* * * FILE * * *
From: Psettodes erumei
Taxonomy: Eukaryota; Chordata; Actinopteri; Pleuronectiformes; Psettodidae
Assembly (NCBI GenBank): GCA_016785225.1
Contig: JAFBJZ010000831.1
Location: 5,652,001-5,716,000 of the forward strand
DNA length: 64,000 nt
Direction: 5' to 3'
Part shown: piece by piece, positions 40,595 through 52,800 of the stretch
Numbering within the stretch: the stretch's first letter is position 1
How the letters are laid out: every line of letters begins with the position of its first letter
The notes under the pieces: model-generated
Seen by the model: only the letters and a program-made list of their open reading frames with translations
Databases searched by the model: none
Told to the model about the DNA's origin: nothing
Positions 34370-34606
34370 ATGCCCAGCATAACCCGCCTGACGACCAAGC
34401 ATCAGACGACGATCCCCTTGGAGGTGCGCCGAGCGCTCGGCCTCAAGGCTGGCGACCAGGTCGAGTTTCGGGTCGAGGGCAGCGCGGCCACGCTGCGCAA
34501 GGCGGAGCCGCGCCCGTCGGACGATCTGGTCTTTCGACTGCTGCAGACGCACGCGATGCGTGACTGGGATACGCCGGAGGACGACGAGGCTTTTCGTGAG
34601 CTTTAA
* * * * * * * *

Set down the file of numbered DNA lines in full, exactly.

From: Psettodes erumei
Taxonomy: Eukaryota; Chordata; Actinopteri; Pleuronectiformes; Psettodidae
Assembly (NCBI GenBank): GCA_016785225.1
Contig: JAFBJZ010000831.1
Location: 5,652,001-5,716,000 of the forward strand
DNA length: 64,000 nt
Direction: 5' to 3'
Part shown: piece by piece, positions 40,595 through 52,800 of the stretch
Numbering within the stretch: the stretch's first letter is position 1
How the letters are laid out: every line of letters begins with the position of its first letter
The notes under the pieces: model-generated
Seen by the model: only the letters and a program-made list of their open reading frames with translations
Databases searched by the model: none
Told to the model about the DNA's origin: nothing
Positions 34370-34606
34370 ATGCCCAGCATAACCCGCCTGACGACCAAGC
34401 ATCAGACGACGATCCCCTTGGAGGTGCGCCGAGCGCTCGGCCTCAAGGCTGGCGACCAGGTCGAGTTTCGGGTCGAGGGCAGCGCGGCCACGCTGCGCAA
34501 GGCGGAGCCGCGCCCGTCGGACGATCTGGTCTTTCGACTGCTGCAGACGCACGCGATGCGTGACTGGGATACGCCGGAGGACGACGAGGCTTTTCGTGAG
34601 CTTTAA